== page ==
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Montserratians return home for the island’s 50th anniversary celebration


by Oscar Ramjeet Fri Jan 04, 2013

The Montserrat volcano which erupted in 1995 and 1998, killing 19 persons and forcing two-thirds of the population to remove from the island, is still active and is spewing approximately 300 tons of sulphur per day. Despite this, more than 3,000 persons went back last week to celebrate the island’s 50th anniversary of Festival.{{more}}

The volcano is under constant supervision by the Montserrat Volcano Observatory (MVO) comprising a dozen persons, including highly qualified scientists. Dr Paul Cole, who headed the MVO for several years, said that he would not be surprised if there is another eruption because the volcano is still active, but he stressed that if there is another eruption it would not be as devastating as the one in 1998 which caused 19 deaths and forced two-thirds of the population to evacuate their homes, with many leaving altogether to build new lives in Britain, the USA and neighbouring islands.

When quizzed about the effect of the daily sulphur which emanates from the Soufriere Hills, Dr Cole declared that it is not dangerous to life and explained that “the stuff” is bluish and disappears in seconds in the Caribbean sea. I spoke to him the day before he departed Montserrat after several years, for the United Kingdom, to take up another position. Another scientist, Rod Stewart, who served on the island before, will return to head the MVO.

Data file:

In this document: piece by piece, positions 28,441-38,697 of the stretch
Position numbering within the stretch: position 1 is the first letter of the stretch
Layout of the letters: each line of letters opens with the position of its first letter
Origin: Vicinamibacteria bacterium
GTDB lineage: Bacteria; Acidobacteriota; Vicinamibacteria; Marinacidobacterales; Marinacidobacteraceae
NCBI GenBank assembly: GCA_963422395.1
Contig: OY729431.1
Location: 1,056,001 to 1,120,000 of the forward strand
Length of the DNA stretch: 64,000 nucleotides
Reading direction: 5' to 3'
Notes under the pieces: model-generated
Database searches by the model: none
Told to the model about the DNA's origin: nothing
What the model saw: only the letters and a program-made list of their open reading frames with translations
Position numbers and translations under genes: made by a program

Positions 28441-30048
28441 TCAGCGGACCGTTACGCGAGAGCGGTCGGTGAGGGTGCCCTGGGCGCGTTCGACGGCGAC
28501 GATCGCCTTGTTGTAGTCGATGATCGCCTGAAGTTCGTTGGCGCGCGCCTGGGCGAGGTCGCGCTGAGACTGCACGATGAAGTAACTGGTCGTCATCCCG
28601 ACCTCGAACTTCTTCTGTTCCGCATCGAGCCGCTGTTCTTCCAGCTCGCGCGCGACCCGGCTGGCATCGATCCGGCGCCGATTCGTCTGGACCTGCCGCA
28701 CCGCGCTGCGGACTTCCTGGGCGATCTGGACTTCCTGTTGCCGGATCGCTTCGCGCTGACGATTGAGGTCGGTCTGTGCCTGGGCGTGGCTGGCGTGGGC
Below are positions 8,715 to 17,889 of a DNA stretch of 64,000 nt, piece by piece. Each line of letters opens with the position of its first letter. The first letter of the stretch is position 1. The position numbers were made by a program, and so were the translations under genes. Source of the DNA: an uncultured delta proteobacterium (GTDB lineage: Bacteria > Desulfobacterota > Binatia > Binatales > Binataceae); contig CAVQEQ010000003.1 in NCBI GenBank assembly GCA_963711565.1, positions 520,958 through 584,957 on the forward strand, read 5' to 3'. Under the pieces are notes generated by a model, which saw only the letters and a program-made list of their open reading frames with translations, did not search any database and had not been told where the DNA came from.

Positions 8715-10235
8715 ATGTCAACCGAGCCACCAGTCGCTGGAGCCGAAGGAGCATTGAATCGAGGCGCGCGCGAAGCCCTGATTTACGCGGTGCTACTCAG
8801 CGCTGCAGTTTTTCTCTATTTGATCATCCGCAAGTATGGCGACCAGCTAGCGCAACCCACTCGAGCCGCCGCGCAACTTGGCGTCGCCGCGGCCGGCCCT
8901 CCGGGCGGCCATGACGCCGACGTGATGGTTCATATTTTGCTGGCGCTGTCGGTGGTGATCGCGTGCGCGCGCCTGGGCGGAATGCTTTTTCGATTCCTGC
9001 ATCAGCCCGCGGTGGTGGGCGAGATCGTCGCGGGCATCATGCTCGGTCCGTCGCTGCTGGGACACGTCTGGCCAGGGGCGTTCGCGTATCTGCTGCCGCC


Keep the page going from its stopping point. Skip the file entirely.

I served Montserrat several years before the volcano erupted, as Magistrate/Registrar between 1986 and 1988, and lived in Dagenhaam which was just outside the capital Plymouth, along with Richmond Hill, Cork Hill, Spanish Pointe, the W.H. Bramble Airport and other areas which were completely destroyed. I visited the area last week and was saddened to see the areas were buried in deep ash. It was a beautiful island and once a thriving and commercial centre, which now resembles a dust-covered lunar landscape.

The island was the centre of offshore banks and international business companies which yielded millions of dollars in revenue. I wore many hats and I recall one Friday afternoon, in my capacity as Registrar of Companies, I incorporated 20 banks.

During my sojourn in Montserrat in the late 1980s, there were only a handful of Guyanese, but today there are hundreds and they comprise more than 25 per cent of the population and I am proud that they are doing extremely well in their various endeavours. There are also scores of Jamaicans. The island is not doing too well in terms of finance, since it only depends on tourism and tax from imported goods. Agriculture is on the decline, because the fertile and level areas once used for planting have been destroyed. Fruits and vegetables are being imported from Dominica. However, sand from the volcano is being exported to other Caribbean islands and even as far as the UK.

I asked one of the Montserratians who returned to the island to participate in the Festival why he spent so much money to return to the island merely for the Festival and his response was that “ ah ya me ban, ah must come back”, ..meaning that he was born in Montserrat and must return.